Winner of the 2009 Lifetime Achievement award for mystery writing from Romantic Times magazine, Nancy Martin announces the release of the ninth book in her Blackbird Sisters Mystery Series, Little Black Book of Murder. The author of nearly fifty pop fiction novels in mystery, suspense, historical and romance genres, Nancy created The Blackbird Sisters in 2002—mysteries about three impoverished Main Line heiresses who adventure in couture and crime—as if “Agatha Christie had wandered onto the set of Sex and The City.” Nominated for the Agatha Award for Best First Mystery of 2002, How to Murder a Millionaire won the RT award for Best First Mystery and was a finalist for the Daphne DuMaurier Award. No Way to Kill a Lady was a 2012 Bookscan mystery bestseller. Nancy lives in Pittsburgh, has served on the board of Sisters in Crime and is a founding member of Pennwriters. Find Nancy on Facebook.


  1. Great posts, Kathryn! I LOVED the Facebook idea. Made the wheels in my head start turning.

  2. I am learning a lot from this series. Much obliged!

  3. This coincides perfectly with one of my own blogs about using Social Media for marketing. The emphasis has to be on SOCIAL, and the pink dress campaign is a great example. Engage your followers!

    Terry's Place

  4. Terry, you're so right that being SOCIAL must be key. Writers have to find a way to interact with readers that is fun and a true give-and-take. It's community building all over again.

    Can I confess here that I have stopped responding to friend requests from people who use their book cover as their profile picture and/or they're clearly trying to sell me something from the get-go? As a consumer, I don't want any more advertising. But I do enjoy meeting like-minded people who have interesting things to say or post.

    I will also confess to being very amused by the Debbie Downer authors---those who gripe all the time or post the woe-is-me stuff. (Yeah, I posted about my root canal this week, but I think I was funny about it.) Most of them I unfriend, but some I just hang onto for the entertainment value. I mean, how low can they go?? They're the people you avoid at the cocktail party, so why listen to them drone online?

    Wait, did I just say that out loud? I'm not saying you should hide who you are. But if you're a sourpuss, maybe FB isn't your best marketing venue.

    1. I'm always amazed at authors (some of them rather well-known) who gripe about their readers for one reason or another. Like the audacity to point out typos... just say thanks and let it go, and probably they'll buy the next book.

  5. Sandy, Diana, and Terry—I'm so glad it's tickling your marketing imaginations! I know that mine thus far has been rather mirthless. It needs all the tickling it can get!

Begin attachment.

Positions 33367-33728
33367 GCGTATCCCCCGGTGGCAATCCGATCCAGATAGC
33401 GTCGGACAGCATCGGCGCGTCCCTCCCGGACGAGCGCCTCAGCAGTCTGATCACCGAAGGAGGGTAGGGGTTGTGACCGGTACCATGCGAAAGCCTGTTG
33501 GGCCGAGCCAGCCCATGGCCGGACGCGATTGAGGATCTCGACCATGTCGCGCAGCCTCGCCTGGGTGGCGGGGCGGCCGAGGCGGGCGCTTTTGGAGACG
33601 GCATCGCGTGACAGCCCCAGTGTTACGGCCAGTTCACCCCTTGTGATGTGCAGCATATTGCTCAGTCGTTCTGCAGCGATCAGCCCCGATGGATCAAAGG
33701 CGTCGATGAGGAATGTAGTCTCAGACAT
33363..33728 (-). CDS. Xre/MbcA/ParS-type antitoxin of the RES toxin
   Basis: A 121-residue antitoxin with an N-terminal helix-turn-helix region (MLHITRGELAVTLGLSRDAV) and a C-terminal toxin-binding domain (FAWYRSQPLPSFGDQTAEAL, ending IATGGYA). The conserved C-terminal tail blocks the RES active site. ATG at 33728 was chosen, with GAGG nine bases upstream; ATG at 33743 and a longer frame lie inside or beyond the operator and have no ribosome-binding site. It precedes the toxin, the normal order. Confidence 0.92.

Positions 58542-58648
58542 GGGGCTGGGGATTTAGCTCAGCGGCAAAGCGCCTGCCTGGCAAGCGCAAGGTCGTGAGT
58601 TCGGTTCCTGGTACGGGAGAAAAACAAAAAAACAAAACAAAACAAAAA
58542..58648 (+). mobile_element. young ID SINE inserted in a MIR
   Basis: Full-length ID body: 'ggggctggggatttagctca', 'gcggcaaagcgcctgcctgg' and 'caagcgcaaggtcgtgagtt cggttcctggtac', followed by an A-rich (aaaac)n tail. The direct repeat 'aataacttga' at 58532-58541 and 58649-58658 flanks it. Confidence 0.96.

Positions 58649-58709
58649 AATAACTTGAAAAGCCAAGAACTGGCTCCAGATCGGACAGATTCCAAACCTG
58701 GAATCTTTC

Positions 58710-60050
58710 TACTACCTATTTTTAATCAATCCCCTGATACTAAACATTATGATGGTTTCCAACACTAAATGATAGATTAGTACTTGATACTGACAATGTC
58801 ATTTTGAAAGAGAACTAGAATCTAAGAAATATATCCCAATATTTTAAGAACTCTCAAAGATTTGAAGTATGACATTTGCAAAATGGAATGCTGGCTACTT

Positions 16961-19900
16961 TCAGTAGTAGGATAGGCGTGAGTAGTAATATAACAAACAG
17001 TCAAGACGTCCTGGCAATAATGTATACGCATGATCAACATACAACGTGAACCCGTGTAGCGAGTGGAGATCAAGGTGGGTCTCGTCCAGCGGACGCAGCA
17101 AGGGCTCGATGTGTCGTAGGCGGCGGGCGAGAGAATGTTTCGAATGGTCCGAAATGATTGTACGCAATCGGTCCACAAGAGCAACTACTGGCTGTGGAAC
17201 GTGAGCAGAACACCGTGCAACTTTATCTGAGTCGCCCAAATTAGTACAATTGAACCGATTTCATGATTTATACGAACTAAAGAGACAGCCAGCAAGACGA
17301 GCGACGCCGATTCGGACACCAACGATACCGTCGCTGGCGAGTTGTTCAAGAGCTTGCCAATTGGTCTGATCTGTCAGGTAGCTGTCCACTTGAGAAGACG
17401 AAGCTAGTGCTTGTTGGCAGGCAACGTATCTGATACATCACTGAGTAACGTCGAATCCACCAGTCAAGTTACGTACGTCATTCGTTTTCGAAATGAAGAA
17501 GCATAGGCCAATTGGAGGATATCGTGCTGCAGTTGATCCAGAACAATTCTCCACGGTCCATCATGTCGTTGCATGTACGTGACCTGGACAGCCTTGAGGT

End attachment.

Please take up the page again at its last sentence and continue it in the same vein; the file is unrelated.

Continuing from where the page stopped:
I believe that today is the day Nancy is traveling to eastern PA to promote her new title so any comments from her may be delayed.

  6. I should also add that one of the reasons the pink dress campaign was a winner was that everybody knew it had a limited life. Because it was a countdown, readers recognized it wasn't going to go on forever and get boring. Communicate that your campaign won't become a yawn. Escalate the entertainment value as it rolls along. Show that it'll be over soon, so readers should pay attention while it lasts.

    1. Nancy, that's an important point! Numbers are very powerful on a psychological level, and how they relate to given themes. For example, 50 Hours of Exercise... doesn't sound fun at all. LOL.

  7. I hit the road at noon, Kathryn. So I have a couple more hours. If you could all help me decide what to wear this weekend when I'm visiting bookstores, I'd be very relieved!

  8. Thanks for sharing what worked and what didn't work as well. Creativity!

  9. I had the half-thought of asking, Nancy, if we should give away a book or some paper dolls as part of this series - and then immediately thought of the drawing, contacting, mailing... we are SO not into that stuff at the BRP. I can really relate to the HUGENESS of that mail promo.

  10. As a reluctant marketer in a marketing-savvy world, I love these wonderful ideas, Nancy. I can see the complications created by the time-consuming paper doll project, but as a lover of paper dolls in the late 40s and early 50s, I do have a nostalgic connection to the wonderful memories the mention of them brings to mind. Fast-forwarding to the present, I'm so grateful to you for sharing your innovative ideas and for telling us what works, what doesn't, and why. :-)

  11. Linda, I am a reluctant marketer too. But there are various comfort levels. I think fresh ideas often work--over the same-old-same-old. The personal is better than the general. Try something wacky and see what happens. If it's cheap and not too time-consuming, it's no biggie to terminate a campaign that isn't working. But "new" is eye-catching. So go for it!

  12. Nancy, I hope your personal appearances today were satisfying!